The essence of Berlin’s pluralism was not a willingness to surrender one’s own values but an unwillingness ever to forget that other values are, for those who hold them, objective expressions of their humanity.12 Solidarity is inconceivable without empathy. Empathy sometimes amounts to understanding some connection between one’s own fate and those of others or, at least, perceiving others from some recognisable vantage point. Here art can have a powerful role. This article was prompted by a film installation by Jackie Doyle which was commissioned by the Belfast Film festival in 2005. Connections consisted of a bank of television screens typical of an airport departure lounge. Information on flight destinations gave way to short overlapping films where forced migrants told stories of torture, persecution and consequent trauma. The central device of Doyle’s installation was simple. Actors with Northern Irish accents narrated the testimonies of forced migrants from other countries and visa versa. Foreknowledge of the punch-line – human stories of oppression and exclusion can be interchangeable – in no way lessened the visceral impact of the piece. At the time of writing 41 ‘asylum seekers’ and ‘failed asylum seekers’ from Afghanistan had just ended a hunger strike in St. Patrick’s Cathedral in Dublin. Their protest was timed to coincide with the 20th anniversary of the IRA hunger strikes in the North. It too could be seen as a conscious effort to create an Irish connection; to penetrate the Irish Mind, so to speak. However, making such connections is never easy for racialised groups.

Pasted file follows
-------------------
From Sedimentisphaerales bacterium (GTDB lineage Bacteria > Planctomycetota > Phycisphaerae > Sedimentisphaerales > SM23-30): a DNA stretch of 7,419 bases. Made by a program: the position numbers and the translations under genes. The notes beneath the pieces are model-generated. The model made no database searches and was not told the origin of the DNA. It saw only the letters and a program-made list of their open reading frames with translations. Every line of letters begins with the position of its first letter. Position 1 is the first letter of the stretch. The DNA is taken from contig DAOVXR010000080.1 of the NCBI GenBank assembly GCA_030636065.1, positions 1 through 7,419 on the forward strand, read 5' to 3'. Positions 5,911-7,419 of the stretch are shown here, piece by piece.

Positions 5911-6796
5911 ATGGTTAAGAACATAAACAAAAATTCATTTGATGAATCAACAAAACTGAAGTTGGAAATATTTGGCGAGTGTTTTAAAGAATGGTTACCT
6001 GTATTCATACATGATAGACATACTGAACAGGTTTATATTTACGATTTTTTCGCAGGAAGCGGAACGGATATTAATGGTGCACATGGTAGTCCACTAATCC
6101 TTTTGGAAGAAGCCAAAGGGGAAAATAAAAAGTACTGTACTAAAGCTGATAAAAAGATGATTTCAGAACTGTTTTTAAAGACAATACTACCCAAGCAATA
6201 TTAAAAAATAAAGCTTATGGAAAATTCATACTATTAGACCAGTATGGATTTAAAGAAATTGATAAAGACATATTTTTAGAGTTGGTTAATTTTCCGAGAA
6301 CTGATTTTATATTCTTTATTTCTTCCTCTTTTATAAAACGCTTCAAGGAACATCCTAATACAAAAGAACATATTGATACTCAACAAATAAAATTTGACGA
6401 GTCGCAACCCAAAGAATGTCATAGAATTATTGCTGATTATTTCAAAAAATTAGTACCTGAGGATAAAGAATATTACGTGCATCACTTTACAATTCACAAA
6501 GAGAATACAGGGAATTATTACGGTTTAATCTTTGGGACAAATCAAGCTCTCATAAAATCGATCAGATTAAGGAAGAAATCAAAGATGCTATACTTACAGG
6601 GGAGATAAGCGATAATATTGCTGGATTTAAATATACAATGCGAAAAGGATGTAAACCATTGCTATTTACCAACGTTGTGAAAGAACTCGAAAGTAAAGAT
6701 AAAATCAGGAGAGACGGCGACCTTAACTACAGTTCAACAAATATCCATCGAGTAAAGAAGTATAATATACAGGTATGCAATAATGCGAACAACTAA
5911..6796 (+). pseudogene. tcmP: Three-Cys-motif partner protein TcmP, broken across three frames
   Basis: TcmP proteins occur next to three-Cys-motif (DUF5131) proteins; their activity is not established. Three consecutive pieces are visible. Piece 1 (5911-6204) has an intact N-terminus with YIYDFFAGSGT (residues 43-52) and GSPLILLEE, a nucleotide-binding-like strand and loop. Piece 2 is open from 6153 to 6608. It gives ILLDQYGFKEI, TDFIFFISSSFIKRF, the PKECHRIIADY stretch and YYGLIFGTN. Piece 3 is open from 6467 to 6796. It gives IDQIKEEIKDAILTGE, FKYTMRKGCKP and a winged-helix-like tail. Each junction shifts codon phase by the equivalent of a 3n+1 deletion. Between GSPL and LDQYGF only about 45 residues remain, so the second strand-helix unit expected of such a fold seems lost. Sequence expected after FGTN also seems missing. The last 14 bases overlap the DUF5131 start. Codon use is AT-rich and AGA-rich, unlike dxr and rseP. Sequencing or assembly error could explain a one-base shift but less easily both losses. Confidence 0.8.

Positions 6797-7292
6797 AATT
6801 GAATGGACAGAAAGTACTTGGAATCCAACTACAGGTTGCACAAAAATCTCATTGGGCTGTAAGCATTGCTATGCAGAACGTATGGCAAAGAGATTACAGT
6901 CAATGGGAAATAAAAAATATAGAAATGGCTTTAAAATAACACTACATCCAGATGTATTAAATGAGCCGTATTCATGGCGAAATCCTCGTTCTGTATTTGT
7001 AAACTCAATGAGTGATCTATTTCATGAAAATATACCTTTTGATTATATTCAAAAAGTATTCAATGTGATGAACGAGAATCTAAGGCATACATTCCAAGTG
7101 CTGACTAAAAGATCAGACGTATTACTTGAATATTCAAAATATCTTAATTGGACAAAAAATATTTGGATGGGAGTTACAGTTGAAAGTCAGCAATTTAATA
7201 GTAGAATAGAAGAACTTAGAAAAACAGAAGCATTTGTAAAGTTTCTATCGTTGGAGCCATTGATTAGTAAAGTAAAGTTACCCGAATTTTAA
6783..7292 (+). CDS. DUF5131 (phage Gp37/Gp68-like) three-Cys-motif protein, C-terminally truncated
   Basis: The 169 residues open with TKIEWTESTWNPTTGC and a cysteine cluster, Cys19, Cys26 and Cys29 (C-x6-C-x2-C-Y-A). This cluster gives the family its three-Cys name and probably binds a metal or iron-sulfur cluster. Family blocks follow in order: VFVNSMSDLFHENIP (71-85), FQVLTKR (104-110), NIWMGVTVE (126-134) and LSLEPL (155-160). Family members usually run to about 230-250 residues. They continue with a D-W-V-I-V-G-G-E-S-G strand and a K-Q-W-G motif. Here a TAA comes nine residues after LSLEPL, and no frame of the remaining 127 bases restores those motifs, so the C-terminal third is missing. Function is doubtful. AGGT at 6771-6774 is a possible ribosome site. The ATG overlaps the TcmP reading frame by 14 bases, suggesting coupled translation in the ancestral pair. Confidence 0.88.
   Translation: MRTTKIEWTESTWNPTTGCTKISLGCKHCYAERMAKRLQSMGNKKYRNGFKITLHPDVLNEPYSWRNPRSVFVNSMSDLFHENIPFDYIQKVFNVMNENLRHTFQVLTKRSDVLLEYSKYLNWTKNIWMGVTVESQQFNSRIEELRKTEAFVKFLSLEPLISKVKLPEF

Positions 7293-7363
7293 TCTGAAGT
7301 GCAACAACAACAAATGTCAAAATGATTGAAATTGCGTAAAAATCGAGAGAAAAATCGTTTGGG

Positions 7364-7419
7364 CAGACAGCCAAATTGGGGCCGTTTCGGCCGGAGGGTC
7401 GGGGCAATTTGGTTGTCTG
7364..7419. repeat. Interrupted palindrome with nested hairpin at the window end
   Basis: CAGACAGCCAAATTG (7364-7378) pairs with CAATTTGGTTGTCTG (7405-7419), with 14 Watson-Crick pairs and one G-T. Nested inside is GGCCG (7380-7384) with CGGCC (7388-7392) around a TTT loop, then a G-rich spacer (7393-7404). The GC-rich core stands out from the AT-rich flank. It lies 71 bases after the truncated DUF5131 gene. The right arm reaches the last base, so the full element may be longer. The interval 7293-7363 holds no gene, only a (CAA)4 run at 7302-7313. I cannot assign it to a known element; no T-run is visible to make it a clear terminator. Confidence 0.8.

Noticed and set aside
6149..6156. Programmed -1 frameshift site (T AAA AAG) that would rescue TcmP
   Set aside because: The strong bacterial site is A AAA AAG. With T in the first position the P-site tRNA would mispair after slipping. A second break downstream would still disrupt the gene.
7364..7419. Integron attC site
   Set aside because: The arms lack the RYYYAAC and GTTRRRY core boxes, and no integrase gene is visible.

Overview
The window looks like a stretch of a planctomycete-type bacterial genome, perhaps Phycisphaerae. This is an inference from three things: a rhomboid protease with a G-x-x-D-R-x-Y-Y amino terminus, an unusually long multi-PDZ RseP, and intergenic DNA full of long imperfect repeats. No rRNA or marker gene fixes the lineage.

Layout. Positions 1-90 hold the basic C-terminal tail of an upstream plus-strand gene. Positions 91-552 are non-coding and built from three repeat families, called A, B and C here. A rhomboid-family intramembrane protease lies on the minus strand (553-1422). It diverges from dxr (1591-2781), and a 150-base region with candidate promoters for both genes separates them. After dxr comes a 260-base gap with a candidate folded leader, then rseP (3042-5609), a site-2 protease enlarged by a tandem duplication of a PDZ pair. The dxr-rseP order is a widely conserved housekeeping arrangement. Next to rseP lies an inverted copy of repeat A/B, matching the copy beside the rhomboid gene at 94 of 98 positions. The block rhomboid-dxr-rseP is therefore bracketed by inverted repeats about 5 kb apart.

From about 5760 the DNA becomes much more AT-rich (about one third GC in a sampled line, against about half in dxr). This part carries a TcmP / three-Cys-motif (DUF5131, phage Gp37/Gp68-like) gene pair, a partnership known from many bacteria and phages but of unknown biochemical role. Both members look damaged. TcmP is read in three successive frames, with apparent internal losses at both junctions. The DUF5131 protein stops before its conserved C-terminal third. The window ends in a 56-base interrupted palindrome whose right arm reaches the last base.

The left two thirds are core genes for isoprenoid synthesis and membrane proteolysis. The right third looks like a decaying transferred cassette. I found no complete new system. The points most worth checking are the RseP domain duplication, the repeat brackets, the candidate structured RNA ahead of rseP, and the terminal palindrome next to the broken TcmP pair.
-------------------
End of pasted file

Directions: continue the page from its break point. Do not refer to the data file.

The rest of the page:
This, for me, was Jackie Doyle’s point and what is missed by Isaiah Berlin’s liberal humanist bonhomie. The strikers’ problem, one shared with the real forced migrants whose stories were presented by Doyle, is that recognition of their humanity is mediated by nation state politics of belonging. For Hannah Arendt the big practical problem with human rights was the absence of a ‘right to rights’.13 Arendt understood that empirically (what is, rather than what ought, to be) rights spring from membership of a nation state rather than from the human condition. She argued that those exempted from citizenship, in one way or another, found no protection in the abstract nakedness of being human. As she put it, drawing on Edmund Burke in The Origins of Totalitarianism: “The survivors of the extermination camps, the inmates of concentration and interment camps, and even the comparatively happy stateless people could see without Burke’s arguments that the abstract nakedness of being nothing but human was their greater danger.”14 Human rights depend, as such, upon what states (and their citizens) will or will not do about them.
The Republic of Ireland must begin the business of integrating or otherwise coming to terms with the one in 10 living in Irish society who were not born there. It must do so in the knowledge that an unwillingness or inability to integrate immigrants sets up big problems for the future. It must do so in the knowledge that the efforts of other countries have often been flawed. It must do so knowing that integration cannot be bought off the shelf, but must be grounded in local effort. Engagement with the local rules of belonging is required. Existing national ideas of belonging are a necessary starting place but so too is recognition of how past and present rules of Irishness have failed indigenous minorities.